Canadian Ethnic Studies, Pages 198-199. Vol. XXXVIII, No. 2, 2006.
Folk Furniture of Canada's
Doukhobors, Hutterites, Mennonites and Ukrainians.
John Fleming and Michael Rowan.
Press, 2004, 155 pp.,
bibliography, and index; $60.00 he.
appears to have made use of the latest in technological
to present beautiful pictures featuring traditional designs of
to the four ethnocultural communities studied. The result is one of the
exquisitely illustrated books I have encountered in recent years.
Folk Furniture is divided into six major sections, the first of which
discussion of utopian ideology and folk traditions. The authors readily
that the origins of the Doukhobors,
Hutterites, Mennonites, and Ukrainians ore
very different, but at one time they all shared a common fate under the
dictatorship of Russian tsars. All four groups were basically peasant
shared a love of the land, suffered economic hardship, and longed to
country where they were persecuted for their religious beliefs. All
made it to North America, the utopian dream,
communities are still easily identified. Not long after their arrival,
utopian ideology and craft traditions gave way to products of
and the principles of early capitalism.
The next four sections (chapters, actually) of the book describe and
the crafts of the four groups, beginning with the Doukhobors.
Originating in Russia,
7,500 Doukhobors migrated to Canada
in 1899 with the blessing of Count Leo Tolstoy and the Quaker
Clifford Sifton, Canada's
Minister of the Interior, made the arrangements. Featured themes of Doukhobor craftwork include their
houses, furniture, picture frames,
tables, cradles, spinning wheels, and even doors. The authors note that
arriving in Canada,
the Doukhobors appear to have transformed their crafts to less heavy
made less use of embellishments such as diamonds, pinwheels, and
The origin of Hutterites and Mennonites is similar, both having grown
the Anabaptist wing of the Protestant Reformation in Europe
in the early pail of the sixteenth century. During the late 1700s, they
migrated to Russia
to escape religious persecution, accepting the invitation of Catherine
Great. Eventually they made their way to the United
States, but some soon opted to go to Canada
to escape America's
military mindset. The first Mennonites immigrated to Canada
in 1874 while the Hutterites arrived in 191 S. Both groups flourished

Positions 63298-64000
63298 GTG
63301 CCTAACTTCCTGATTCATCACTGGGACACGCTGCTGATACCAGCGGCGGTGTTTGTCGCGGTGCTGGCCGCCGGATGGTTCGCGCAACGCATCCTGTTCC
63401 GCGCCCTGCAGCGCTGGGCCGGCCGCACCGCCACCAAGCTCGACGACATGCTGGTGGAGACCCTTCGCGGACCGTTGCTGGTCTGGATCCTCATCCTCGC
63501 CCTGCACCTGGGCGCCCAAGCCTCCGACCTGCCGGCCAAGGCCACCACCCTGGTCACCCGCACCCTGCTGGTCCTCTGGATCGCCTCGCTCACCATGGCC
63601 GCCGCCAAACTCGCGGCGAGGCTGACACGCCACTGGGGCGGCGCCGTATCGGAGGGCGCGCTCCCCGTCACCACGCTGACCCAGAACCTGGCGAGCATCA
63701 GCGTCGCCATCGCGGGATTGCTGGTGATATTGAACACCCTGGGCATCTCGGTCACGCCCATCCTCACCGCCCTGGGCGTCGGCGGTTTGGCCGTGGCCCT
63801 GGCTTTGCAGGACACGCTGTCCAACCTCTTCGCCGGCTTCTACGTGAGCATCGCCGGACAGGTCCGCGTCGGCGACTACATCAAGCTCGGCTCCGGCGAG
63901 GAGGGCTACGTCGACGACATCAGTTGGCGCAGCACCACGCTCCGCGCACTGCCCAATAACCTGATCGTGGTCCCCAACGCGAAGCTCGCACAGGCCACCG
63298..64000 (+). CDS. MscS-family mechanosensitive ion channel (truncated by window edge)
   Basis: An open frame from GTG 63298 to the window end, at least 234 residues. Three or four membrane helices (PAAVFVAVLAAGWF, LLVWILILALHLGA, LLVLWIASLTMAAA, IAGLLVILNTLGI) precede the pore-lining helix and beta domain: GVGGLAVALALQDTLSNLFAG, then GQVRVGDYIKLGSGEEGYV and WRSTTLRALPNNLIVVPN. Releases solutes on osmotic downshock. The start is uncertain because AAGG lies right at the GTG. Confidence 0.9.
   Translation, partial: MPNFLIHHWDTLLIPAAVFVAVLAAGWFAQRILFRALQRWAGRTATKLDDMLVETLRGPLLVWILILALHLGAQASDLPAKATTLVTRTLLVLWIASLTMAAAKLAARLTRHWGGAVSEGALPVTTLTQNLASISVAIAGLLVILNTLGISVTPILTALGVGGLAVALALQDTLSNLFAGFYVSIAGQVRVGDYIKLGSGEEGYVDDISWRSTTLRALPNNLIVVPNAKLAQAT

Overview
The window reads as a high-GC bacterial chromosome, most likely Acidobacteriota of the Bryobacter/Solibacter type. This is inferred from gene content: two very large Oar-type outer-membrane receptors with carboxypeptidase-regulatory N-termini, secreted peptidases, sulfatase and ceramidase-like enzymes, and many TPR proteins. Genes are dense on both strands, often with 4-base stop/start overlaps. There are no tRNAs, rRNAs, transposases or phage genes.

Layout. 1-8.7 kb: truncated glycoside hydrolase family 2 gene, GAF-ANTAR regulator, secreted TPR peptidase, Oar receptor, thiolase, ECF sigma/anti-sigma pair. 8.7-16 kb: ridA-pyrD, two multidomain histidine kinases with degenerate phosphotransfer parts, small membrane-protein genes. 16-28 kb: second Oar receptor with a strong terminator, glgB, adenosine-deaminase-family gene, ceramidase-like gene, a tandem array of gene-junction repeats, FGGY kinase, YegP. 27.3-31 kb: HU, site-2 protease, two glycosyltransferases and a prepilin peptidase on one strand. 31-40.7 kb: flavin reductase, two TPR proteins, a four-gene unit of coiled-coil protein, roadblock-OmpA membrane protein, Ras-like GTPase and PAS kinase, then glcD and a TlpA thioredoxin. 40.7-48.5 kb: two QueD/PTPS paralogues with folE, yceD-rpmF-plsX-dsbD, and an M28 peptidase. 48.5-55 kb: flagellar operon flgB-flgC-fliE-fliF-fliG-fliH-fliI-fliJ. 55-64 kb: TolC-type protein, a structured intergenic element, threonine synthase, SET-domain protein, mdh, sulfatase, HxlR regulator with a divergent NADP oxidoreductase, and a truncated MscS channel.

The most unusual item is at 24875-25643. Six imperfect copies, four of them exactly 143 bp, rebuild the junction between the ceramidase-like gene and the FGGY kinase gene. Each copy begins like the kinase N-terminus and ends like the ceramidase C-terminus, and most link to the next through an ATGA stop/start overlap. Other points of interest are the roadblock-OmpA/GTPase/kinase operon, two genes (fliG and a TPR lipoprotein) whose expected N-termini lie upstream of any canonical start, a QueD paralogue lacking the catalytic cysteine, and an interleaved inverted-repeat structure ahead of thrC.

Fleming and Rowan note that the kinds of furniture found in both
Hutterite communities tend to reflect the functional and general needs
community rather than the desires or eccentricities of the individual.
spent a century in Russia,
their crafts basically resembled those of the Doukhobors, their former communal
neighbors. Hutterite furniture is generally well constructed, and its
were always members of the local colony who tried hard to meet the
needs of the
community without giving any indication of personal "brand" on any of
the finished pieces. The displays presented by the authors in both the
Hutterite and Mennonite chapters are absolutely striking, both in
welt as in their choice of pieces illustrated.
Like the Doukhobors, the
Ukrainians originated on the same continent but sought
improved opportunities in Canada
beginning in 1991, when 17,000 of them migrated to Alberta
and Manitoba. Some later
moved to Saskatchewan.
pleased to find a familiar looking landscape in the Canadian west and
established themselves as successful farmers. Fleming and Rowan observe
the first houses erected by the Ukrainians resembled those they left
Similarly, their skilled craftsmanship traveled with them. The authors
a series of striking photographs of Ukrainian cradles, cupboards,
chests, benches shelves and icons, and even a carved wooden chandelier!
After the four major presentations, Fleming and Rowan offer a section
"Tradition, Adaptation and Cultural Identity" in which they emphasize
that folk furniture is usually tied to immediate, unmediated
function is primarily utilitarian. However, as the plates in this
illustrate, this concern for the immediate did not in any way restrict
abilities of the builders.
Normally when I review an exceptionally good book I urge readers to
appreciating its message. In this case, however, even though there is
learn about these four communities in this coffee table masterpiece, I
urging readers of this review to find the book and look at the pictures!
John W. Friesen <firstname.lastname@example.org
"Calgary writer, Education professor and minister"
Graduate Division of Educational Research
University of Calgary
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